Submitted by Artis Roenspies on March 1, 2012

of a

My question is on “of a”, as in, “How long of a process would this be?” or “How long of a wait is it?” I was taught there is no “of”, rather “How long a wait is it?” or “How long a process?” I see and hear “of a” so often now, I’m wondering if the rules have changed. Thank you.

Comments

Sort by

AnWulf seems to have it about right.
Can be used in the right place, but usually bad, bad, bad!

0 vote Vote!  •  Permalink  •  Report Abuse

Stand back, Mediator. He's got him on the ropes. How much of a contest is it?!

0 vote Vote!  •  Permalink  •  Report Abuse

Advantage Hairy.
JJMB to serve.

0 vote Vote!  •  Permalink  •  Report Abuse

@JJMB

I should add that humour is also sadly absent from your ravings.

0 vote Vote!  •  Permalink  •  Report Abuse

@JJMB

I have been reviewing some of your other pronouncements in this forum and have come to the conclusion that you are even more pedantic and prescriptive than I and many others.
In addition, your arguments are often void of both lucidity and logic.
That, professor, is much more of a flaw than mere petty snobbery.

0 vote Vote!  •  Permalink  •  Report Abuse

As for a "lucid argument", there's none to be made because no argument is necessary.

Clearly some dialects use "of" here and some don't.

End of story.

0 vote Vote!  •  Permalink  •  Report Abuse

"I have oft admitted that I am a pedantic old curmudgeon and as such I reserve the right to express my opinions."

No one is suggesting you don't have the right to express your opinions.

However, your recent remark still amounts to petty snobbery over language differences.

0 vote Vote!  •  Permalink  •  Report Abuse

The better way would be to say, "How long is the wait?" or "How long is the process?".

However, there is nothing wrong with "How long of a wait is it?".

Think of it this way ... Someone says, "It's a bit of a wait." ... The question to the answer is, "How long of a wait is it?"

There's nothing wrong with "of a wait" any more than "of a kind", "of a lifetime", "of a muchness", "of a piece", "of a size", "of a sort", or "of a truth" (all in the wordbook as phrases).

Then I found this on a site for grammar: It would create *too long of a list* to include all the eBrary ebooks that we have on English Usage and Grammar in the list to the right ...

I can't think of a good reason why there shouldn't be a preposition there.

1 vote Vote!  •  Permalink  •  Report Abuse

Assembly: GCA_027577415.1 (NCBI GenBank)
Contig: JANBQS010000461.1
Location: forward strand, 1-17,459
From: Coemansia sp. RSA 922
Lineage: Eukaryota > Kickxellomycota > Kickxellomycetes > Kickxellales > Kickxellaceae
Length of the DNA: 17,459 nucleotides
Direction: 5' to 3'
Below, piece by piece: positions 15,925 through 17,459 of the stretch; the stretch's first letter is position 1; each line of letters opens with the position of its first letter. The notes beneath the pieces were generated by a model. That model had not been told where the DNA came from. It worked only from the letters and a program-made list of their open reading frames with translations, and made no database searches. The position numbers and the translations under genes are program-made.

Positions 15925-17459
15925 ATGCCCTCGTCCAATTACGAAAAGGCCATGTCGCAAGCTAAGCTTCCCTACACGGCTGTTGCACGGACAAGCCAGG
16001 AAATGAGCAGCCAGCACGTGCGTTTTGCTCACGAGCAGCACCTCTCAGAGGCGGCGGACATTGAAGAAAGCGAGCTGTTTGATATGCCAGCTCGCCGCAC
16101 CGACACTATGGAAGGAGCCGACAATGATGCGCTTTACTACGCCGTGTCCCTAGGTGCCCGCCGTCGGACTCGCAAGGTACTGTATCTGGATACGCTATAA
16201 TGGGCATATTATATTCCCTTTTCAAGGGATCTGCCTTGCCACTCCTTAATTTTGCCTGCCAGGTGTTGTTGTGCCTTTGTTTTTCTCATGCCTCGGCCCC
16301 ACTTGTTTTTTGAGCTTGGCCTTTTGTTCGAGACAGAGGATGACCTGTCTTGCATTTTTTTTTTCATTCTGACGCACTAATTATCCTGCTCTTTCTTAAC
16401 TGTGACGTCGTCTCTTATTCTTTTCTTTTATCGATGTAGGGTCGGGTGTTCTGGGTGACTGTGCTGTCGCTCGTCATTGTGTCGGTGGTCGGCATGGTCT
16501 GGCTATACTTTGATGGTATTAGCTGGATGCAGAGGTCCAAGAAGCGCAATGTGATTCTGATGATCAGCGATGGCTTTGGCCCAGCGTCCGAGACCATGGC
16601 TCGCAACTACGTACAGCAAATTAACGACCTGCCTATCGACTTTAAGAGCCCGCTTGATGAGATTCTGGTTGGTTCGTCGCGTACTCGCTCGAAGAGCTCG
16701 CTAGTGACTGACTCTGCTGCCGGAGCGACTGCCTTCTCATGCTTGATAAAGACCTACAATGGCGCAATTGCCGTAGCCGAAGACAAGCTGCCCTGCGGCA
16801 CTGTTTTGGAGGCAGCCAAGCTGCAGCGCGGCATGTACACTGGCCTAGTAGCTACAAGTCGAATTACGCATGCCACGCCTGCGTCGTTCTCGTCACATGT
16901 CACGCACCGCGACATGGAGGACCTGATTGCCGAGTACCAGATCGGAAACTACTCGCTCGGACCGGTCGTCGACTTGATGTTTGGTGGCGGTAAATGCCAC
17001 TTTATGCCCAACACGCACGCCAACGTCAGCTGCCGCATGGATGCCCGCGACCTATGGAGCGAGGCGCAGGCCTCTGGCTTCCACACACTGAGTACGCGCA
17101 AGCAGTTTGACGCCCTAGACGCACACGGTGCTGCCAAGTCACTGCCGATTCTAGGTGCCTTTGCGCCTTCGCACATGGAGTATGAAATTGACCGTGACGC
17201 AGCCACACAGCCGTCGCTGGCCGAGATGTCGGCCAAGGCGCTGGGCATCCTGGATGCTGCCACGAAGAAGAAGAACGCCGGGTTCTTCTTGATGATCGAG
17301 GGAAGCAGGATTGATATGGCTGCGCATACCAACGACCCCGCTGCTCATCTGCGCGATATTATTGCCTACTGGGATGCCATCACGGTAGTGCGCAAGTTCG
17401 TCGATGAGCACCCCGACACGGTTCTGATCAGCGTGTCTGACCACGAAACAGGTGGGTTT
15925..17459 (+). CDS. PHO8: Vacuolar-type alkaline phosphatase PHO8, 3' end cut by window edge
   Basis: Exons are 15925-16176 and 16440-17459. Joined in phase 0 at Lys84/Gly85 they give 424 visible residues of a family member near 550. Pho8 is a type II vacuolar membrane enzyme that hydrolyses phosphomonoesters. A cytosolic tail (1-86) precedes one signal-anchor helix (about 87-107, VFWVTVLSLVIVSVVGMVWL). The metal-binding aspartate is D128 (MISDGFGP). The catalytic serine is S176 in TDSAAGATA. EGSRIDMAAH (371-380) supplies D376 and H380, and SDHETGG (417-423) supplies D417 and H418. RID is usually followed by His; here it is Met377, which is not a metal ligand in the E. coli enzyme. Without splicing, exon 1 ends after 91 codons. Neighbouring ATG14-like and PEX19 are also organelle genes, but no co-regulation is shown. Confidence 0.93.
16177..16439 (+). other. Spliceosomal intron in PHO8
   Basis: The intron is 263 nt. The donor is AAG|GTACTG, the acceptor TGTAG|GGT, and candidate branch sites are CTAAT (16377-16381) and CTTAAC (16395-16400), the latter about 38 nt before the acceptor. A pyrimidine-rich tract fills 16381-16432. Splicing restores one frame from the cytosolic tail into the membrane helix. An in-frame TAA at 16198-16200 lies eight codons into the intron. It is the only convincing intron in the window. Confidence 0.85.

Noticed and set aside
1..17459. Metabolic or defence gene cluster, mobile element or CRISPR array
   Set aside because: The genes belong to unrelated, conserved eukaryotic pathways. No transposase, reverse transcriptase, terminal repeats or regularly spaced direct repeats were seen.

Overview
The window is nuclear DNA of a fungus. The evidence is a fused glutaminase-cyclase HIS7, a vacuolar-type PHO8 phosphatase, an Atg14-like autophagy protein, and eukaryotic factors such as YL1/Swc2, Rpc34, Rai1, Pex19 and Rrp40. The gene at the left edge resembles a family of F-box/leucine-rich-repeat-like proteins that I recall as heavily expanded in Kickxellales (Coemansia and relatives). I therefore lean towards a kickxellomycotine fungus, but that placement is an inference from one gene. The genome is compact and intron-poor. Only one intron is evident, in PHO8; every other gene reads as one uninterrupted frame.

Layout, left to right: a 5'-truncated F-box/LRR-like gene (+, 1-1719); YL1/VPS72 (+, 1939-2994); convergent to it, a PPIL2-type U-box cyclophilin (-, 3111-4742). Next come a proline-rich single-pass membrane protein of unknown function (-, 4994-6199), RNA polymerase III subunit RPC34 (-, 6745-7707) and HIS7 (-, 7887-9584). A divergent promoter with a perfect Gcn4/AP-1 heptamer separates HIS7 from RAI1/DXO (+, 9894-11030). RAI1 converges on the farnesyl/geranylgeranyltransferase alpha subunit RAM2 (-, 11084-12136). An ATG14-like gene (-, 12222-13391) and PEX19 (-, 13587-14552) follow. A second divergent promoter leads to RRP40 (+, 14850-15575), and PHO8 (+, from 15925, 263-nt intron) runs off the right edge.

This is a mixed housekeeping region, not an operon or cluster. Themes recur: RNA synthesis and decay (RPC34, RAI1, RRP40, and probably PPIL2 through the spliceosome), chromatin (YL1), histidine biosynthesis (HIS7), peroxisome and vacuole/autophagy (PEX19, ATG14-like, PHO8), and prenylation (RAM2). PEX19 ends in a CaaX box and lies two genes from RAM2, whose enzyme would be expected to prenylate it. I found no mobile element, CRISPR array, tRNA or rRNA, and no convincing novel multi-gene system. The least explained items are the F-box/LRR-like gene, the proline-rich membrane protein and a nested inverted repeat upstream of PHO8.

Pity we don't have a facility to include images in posts.
Maybe Dyske can help with that.

8-;)

0 vote Vote!  •  Permalink  •  Report Abuse

'Twould seem the emoticon I seek is 8-;)

Found it after a bit of a search.

0 vote Vote!  •  Permalink  •  Report Abuse

Now there's a bit of a thing!

Okay, that's enough from me on finding examples of "of a". The rest is silence. Maybe.

0 vote Vote!  •  Permalink  •  Report Abuse

@Brus
I expected someone to bite and come back with a lucid argument to counter my assertion about the americanism.
The snobbery jibe was a bit of a surprise.

@JJMB
I have oft admitted that I am a pedantic old curmudgeon and as such I reserve the right to express my opinions.
I just need to find a suitable icon to indicate "tongue in cheek" lest I be accused of trolling.

0 vote Vote!  •  Permalink  •  Report Abuse

Accusations of petty snobbery ...!

I see one hell (or American: heck) of a quarrel developing here, or am I just being hopeful?

0 vote Vote!  •  Permalink  •  Report Abuse

"Petty snobbery"!

ROFLMAO

0 vote Vote!  •  Permalink  •  Report Abuse

"The former is perfectly good english. The latter is not, and is, I suspect, something of an Americanism."

Ah yes, the usual fall-back position of all grammar pedants: when the facts fail you, resort to petty snobbery.

0 vote Vote!  •  Permalink  •  Report Abuse

Saying "canon of a ministry" is a long way from saying something like "how long of a wait was it".
The former is perfectly good english. The latter is not, and is, I suspect, something of an Americanism.

0 vote Vote!  •  Permalink  •  Report Abuse

A, an come from the same root as "one" ... anfald = onefold (means simple). The "of a, an" construction has been here since at least Middle English ... heck, 1123 is almost Old English:

1123 Peterb.Chron.(LdMisc 636) an.1123: Þa tidde hit on an Wodnes dei [etc.]..he was canonie ***of an*** mynstre, Cicc hatte. (Here it means of one which is the root of a, an ... in OE and early ME it means "one".

a1225(?a1200) Trin.Hom.(Trin-C B.14.52) 39: Ure drihten drof fele deules..ut ***of a*** man þe was of his wit.

0 vote Vote!  •  Permalink  •  Report Abuse

Actually, the “of a” construction seems better to me in these cases. I am not sure why, but somehow the “of” seems to indicate that temporal rather than spatial extension is being talked about: I would not say, or write, “How long of a piece of string is it?” However, when I read “How long a process is it?” (without “of”), I feel myself hesitate momentarily between the more common temporal sense of “length of a process” and the less common spatial sense. The “of” seems to remove that ambiguity, making the meaning clearly temporal, and the sentence thus flows better with it there.

2 votes Vote!  •  Permalink  •  Report Abuse

I go back and forth and have only just realized that right now!

At this point, while the rule might not have officially changed, the language might be adopting the "of," since you're right in saying that it's pretty common.

0 vote Vote!  •  Permalink  •  Report Abuse

More words !=more lazy

0 vote Vote!  •  Permalink  •  Report Abuse

I dont think the rules have changed, people have just got more lazy

0 vote Vote!  •  Permalink  •  Report Abuse

Your Comment